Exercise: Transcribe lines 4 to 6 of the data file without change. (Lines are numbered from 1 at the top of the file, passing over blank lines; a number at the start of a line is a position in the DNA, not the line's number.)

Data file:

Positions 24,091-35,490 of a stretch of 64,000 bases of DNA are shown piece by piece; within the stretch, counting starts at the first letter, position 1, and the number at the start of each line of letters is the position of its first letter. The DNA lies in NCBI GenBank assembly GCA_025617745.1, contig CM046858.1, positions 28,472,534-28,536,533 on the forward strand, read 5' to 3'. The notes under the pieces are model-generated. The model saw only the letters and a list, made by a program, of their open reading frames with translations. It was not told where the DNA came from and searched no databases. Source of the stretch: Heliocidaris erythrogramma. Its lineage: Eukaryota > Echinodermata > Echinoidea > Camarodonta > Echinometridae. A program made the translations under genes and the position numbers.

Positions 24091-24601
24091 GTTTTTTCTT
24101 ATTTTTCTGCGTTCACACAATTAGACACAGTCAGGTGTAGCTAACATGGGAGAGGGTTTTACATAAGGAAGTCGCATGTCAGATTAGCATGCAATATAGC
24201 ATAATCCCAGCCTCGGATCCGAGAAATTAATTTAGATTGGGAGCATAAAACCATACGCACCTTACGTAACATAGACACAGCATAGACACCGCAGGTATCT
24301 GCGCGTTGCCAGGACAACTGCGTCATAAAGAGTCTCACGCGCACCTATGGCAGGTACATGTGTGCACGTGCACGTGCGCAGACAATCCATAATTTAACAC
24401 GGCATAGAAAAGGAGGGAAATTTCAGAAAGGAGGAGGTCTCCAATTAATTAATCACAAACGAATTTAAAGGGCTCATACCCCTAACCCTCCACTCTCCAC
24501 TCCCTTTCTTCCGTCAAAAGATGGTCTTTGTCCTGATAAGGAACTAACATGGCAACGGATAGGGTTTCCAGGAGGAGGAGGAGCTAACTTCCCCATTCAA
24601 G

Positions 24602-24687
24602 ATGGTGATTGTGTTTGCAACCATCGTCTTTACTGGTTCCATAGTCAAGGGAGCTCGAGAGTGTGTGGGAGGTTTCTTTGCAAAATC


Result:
24101 ATTTTTCTGCGTTCACACAATTAGACACAGTCAGGTGTAGCTAACATGGGAGAGGGTTTTACATAAGGAAGTCGCATGTCAGATTAGCATGCAATATAGC
24201 ATAATCCCAGCCTCGGATCCGAGAAATTAATTTAGATTGGGAGCATAAAACCATACGCACCTTACGTAACATAGACACAGCATAGACACCGCAGGTATCT
24301 GCGCGTTGCCAGGACAACTGCGTCATAAAGAGTCTCACGCGCACCTATGGCAGGTACATGTGTGCACGTGCACGTGCGCAGACAATCCATAATTTAACAC